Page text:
Saturday 16 December 2017
(APA 07/17/17)
The Inter-Governmental Authority on Development (IGAD) on Saturday adopted a regional biodiversity protocol and related strategies at the conclusion of a two-day meeting in Addis Ababa, Ethiopia. Executive Secretary of IGAD Mahboub Maalim said the protocol would help to mobilize resources and create much more cooperation on the issue of ecosystem development in the region. IGAD ministers of environment approved the protocol on biodiversity management, which the Maalim described as a milestone achievement. According to Maalim, regional economic integration in the Horn of Africa could be realized through prudent management of natural resources and trans-boundary ecosystems. Recently, Ethiopia and Kenya launched a cross-border program which is the first of its kind. “We are building on that high-level political support to...
(Xinhuanet 07/17/17)
Africa is making progress towards the establishment of a trade zone by Oct. 30 that will cover approximately half of the continent's member states. The Common Market for the Eastern and Southern Africa (COMESA) Director of Trade and Customs, Francis Mangeni, said in a commentary published in the Star Newspaper on Monday that so far 19 of the 26 countries involved have signed the agreement. "Three outstanding annexes had meant the tripartite agreement was not complete and this was advanced by some countries as the reason they could not sign or ratify the agreement. However their adoption represented a milestone in the negotiation, as it removed the last obstacle to signing and ratifying the agreement," Mangeni said. The tripartite free...
(Xinhuanet 07/13/17)
The UN food agency on Thursday called on countries in the Horn of Africa region to embark on radical overhaul of agricultural policies coupled with targeted investments in climate resilience in order to contain endemic food insecurity. The UN Food and Agriculture Organization (FAO) Representative in Kenya Gabriel Rugalema said that robust policy frameworks, increased funding and technology adoption were required to enhance food production in the Horn of African region amid harsh climatic conditions. "The Horn of African region is facing the worst food crisis in recent history but the situation can be reversed if countries explore new policies, technologies and innovations to enhance resilience of farming and pastoralism," said Rugalema. He spoke in Nairobi during a forum on...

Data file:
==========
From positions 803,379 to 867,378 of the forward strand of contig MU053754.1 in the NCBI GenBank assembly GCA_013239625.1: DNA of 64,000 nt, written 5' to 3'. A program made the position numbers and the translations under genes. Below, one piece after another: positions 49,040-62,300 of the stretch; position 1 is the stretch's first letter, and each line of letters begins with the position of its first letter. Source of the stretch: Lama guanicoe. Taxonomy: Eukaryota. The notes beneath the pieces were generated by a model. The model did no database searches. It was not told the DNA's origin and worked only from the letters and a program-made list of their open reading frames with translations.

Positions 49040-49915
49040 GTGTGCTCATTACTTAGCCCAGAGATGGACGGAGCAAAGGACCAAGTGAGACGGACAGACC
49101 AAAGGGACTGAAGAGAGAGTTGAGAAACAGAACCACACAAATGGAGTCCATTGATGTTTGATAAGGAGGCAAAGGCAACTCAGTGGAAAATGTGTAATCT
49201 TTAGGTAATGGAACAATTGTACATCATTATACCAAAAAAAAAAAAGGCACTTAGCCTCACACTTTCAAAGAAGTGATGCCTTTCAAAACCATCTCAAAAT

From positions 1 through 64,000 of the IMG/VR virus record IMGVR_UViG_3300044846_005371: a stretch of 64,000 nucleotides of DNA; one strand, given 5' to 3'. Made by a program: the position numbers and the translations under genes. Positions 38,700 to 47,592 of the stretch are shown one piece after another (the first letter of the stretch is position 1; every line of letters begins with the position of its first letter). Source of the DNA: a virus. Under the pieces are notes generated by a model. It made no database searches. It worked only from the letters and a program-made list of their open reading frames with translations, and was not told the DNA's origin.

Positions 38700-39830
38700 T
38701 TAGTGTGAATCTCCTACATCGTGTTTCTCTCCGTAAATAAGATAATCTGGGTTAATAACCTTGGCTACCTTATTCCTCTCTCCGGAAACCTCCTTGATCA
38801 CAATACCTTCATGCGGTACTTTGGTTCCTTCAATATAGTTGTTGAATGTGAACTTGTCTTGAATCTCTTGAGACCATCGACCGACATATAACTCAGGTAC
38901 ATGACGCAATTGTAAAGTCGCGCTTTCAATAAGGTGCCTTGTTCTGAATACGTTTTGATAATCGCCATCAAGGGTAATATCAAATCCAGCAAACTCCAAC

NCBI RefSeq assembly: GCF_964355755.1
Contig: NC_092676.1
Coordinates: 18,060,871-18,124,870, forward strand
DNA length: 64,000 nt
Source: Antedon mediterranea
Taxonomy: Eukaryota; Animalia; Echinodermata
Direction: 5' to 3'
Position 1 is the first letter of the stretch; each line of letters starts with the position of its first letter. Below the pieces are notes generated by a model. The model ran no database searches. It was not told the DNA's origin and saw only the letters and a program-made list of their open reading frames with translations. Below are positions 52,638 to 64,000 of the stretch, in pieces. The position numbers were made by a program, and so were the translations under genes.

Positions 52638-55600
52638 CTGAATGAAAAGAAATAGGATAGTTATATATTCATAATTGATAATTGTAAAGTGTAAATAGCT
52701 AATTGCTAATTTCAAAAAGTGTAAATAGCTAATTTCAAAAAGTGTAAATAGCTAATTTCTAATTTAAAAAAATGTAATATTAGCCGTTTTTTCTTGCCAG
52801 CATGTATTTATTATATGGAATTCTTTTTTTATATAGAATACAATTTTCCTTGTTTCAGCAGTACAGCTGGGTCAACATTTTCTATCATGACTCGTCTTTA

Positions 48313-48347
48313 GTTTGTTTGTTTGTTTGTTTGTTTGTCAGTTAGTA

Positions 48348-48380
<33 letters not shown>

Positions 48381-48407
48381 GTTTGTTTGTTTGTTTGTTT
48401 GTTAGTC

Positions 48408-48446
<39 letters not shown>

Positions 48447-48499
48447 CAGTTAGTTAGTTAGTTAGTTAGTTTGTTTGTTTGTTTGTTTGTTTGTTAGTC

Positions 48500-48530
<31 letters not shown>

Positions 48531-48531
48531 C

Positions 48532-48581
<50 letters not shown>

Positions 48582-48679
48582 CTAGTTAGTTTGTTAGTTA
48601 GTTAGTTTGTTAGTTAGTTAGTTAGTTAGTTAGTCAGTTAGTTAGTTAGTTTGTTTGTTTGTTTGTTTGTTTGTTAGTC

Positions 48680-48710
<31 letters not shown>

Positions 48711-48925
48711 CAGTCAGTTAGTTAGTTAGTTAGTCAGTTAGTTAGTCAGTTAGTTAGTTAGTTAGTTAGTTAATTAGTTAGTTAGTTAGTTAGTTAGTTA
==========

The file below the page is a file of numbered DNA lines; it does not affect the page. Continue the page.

(Cnbc Africa 07/12/17)
"Africa is an awakening giant," according to the former South African President Frederik Willem de Klerk speaking at the World Petroleum Congress in Istanbul. The leader who oversaw the transition of his country's power to Nelson Mandela said Tuesday that the future looks bright for a continent previously blighted by war, famine and a lack of infrastructure. "I believe Africa is an awakening giant and, yes, it is not performing according to what we expected soon enough, but it will perform," he said. De Klerk believes that African countries are primed to take advantage of the world's growing size. "If we look at food shortages for the rest of the world with a growing population, Africa is the solution," he...
(APA 07/11/17)
The visit to Eritrea's capital Asmara by an African Union (AU) High Level delegation has been postponed, according to a statement from the pan-African bloc on Monday. The chairperson of the AU Commission announced on July 3 during the 29th AU summit that the high-level delegation led by the AU Commissioner for Peace and Security, Smail Chergui, would travel to the Horn of African nation. The delegation was to discuss with the Eritrean authorities the developments in the region, and also exchange views on the AU's initiative to develop a Horn of Africa Strategy, said the chairperson. At the request of the Eritrean authorities and due to a conflicting calendar, new dates will be agreed upon through consultations with the...